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Harry Newton's In Search of The Perfect Investment Newton's In Search Of The Perfect Investment. Technology Investor.

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8:30 AM EST, Friday, May 4: Most of us don't receive our companies' printed annual reports. But you can -- if you ask. I'm with Warren Buffett. These paper things convey a much different feeling than reading summaries or excerpts of them on the Internet.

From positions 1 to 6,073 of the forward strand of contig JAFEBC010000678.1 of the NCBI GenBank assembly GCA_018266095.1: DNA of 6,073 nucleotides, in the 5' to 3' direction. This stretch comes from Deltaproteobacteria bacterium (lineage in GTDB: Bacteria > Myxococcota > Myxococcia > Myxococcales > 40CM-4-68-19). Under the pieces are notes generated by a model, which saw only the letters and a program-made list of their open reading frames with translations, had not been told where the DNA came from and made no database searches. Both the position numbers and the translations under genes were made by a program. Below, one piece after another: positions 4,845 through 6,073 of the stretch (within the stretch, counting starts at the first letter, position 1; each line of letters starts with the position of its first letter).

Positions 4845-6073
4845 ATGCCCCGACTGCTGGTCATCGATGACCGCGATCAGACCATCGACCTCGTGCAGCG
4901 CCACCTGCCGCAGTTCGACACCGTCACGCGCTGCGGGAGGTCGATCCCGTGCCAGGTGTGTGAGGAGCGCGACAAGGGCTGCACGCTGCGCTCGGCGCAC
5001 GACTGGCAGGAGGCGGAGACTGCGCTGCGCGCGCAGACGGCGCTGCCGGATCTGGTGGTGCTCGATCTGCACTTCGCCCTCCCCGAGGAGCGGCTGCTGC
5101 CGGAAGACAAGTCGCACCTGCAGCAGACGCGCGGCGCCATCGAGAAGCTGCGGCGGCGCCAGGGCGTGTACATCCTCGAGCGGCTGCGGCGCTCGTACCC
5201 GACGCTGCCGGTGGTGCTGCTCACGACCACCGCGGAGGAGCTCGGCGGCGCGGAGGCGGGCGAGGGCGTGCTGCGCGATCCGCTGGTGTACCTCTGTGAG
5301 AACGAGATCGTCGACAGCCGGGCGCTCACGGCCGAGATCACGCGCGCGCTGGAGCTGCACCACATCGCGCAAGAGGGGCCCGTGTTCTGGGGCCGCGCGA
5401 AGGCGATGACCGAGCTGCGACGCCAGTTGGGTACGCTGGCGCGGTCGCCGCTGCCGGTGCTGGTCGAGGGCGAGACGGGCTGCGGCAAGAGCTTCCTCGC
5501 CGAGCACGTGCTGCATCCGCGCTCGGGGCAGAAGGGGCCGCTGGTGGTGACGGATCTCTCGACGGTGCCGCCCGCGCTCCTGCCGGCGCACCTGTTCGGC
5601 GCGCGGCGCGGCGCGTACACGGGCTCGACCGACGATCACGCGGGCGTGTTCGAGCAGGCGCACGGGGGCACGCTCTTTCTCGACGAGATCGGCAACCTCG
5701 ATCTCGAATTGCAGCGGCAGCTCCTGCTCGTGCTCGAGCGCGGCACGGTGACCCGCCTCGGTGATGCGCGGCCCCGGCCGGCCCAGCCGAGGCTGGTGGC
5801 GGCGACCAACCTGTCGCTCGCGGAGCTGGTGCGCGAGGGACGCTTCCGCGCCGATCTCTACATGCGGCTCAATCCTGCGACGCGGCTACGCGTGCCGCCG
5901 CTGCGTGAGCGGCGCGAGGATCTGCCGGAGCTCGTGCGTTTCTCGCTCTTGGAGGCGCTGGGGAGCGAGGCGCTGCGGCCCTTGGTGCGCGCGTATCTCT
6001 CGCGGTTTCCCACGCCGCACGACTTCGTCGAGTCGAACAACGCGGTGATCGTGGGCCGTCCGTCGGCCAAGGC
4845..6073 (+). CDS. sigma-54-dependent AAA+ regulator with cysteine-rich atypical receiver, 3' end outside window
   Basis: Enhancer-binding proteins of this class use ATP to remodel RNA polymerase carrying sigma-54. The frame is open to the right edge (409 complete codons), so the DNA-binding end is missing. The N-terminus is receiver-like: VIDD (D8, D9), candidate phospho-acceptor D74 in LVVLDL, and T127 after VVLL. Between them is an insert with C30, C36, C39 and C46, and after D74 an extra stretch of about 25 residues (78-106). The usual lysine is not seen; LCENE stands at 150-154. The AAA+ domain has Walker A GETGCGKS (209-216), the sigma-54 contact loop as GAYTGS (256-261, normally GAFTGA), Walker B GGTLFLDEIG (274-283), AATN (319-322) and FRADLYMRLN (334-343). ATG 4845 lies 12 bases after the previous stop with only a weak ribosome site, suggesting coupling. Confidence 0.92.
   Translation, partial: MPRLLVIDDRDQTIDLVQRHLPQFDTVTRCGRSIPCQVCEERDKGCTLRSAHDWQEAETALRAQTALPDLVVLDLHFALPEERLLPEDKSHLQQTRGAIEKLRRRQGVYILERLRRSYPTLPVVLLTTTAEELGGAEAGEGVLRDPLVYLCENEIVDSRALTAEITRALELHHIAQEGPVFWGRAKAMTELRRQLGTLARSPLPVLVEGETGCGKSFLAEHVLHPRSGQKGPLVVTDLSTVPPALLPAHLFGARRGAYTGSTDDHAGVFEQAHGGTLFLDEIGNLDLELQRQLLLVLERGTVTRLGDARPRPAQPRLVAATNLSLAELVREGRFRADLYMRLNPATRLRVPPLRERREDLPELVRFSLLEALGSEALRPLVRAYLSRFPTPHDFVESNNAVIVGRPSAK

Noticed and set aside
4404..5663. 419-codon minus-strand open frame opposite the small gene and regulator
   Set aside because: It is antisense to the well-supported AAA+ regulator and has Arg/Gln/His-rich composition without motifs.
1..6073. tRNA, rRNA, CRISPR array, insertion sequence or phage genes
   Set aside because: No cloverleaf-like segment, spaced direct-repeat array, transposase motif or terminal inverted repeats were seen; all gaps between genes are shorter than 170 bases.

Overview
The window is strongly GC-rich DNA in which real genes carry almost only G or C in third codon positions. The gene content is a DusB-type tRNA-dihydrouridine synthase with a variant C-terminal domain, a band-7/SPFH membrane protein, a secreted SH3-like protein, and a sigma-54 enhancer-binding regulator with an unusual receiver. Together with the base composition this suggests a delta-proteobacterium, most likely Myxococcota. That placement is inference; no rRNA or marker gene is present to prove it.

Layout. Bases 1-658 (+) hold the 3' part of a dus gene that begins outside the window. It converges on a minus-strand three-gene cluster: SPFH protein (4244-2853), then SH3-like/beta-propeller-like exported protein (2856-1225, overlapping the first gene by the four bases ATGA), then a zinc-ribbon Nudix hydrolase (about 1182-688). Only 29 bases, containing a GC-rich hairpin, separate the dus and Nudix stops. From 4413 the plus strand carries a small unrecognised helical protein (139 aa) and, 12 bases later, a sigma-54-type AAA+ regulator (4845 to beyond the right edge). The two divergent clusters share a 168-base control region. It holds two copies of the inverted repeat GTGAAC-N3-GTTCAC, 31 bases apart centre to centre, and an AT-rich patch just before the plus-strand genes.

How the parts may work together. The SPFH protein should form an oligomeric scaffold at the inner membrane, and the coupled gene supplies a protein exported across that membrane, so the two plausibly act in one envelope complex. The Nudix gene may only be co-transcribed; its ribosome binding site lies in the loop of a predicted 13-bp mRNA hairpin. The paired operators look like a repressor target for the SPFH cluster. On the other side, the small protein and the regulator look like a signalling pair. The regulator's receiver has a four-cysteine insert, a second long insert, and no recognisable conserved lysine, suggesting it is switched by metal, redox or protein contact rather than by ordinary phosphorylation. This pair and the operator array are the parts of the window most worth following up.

I've been reading a bunch. I'm impressed with how buoyant, positive and optimistic virtually all of them are. Ones that stand out include Energen, Martin Marietta Materials, Carter's, Universal Health Services, Seacor Holdings, W. R. Berkley Corporation, AIG and Dril-Quip, which I wrote about on Friday. Sadly, it's fallen since then. Over the weekend it reported a 39% increase in net income on 20% higher sales. Wall Street analysts expected more -- 61 cents in earnings, not the 59 cents it reported. I think this fast-growing maker of deepwater drilling and exploration equipment is now a bargain.

David Pogue's Best of Breed: David is the New York Times's Walter Mossberg.